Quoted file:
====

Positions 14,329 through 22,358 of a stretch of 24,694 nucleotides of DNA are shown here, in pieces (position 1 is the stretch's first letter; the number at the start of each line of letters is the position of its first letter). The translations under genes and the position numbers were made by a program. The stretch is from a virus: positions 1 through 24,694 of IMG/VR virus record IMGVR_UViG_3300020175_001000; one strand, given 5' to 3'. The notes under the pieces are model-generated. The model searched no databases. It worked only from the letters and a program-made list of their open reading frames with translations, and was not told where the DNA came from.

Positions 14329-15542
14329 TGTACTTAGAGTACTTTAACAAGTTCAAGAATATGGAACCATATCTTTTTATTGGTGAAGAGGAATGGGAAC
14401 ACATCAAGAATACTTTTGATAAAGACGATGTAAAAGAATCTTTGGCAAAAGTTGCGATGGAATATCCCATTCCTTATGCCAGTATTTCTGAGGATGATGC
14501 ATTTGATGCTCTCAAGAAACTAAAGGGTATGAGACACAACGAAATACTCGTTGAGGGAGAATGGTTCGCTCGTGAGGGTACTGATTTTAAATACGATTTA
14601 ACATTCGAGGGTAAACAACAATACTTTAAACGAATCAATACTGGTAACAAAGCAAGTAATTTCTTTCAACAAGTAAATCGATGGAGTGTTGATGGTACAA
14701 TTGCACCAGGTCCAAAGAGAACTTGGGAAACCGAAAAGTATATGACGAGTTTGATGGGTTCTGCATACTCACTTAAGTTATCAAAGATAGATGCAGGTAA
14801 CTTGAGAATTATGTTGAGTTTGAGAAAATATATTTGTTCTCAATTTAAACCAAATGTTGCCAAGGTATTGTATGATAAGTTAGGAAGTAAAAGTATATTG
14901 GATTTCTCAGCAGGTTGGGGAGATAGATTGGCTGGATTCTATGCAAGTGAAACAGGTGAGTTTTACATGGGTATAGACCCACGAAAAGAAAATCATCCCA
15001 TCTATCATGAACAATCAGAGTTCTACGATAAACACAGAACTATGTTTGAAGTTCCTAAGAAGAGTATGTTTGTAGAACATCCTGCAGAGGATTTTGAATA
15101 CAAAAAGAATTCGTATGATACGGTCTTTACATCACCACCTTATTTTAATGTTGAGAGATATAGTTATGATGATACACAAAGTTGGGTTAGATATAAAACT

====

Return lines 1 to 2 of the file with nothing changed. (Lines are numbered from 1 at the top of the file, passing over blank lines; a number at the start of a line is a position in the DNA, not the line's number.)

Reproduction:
Positions 14,329 through 22,358 of a stretch of 24,694 nucleotides of DNA are shown here, in pieces (position 1 is the stretch's first letter; the number at the start of each line of letters is the position of its first letter). The translations under genes and the position numbers were made by a program. The stretch is from a virus: positions 1 through 24,694 of IMG/VR virus record IMGVR_UViG_3300020175_001000; one strand, given 5' to 3'. The notes under the pieces are model-generated. The model searched no databases. It worked only from the letters and a program-made list of their open reading frames with translations, and was not told where the DNA came from.

Positions 14329-15542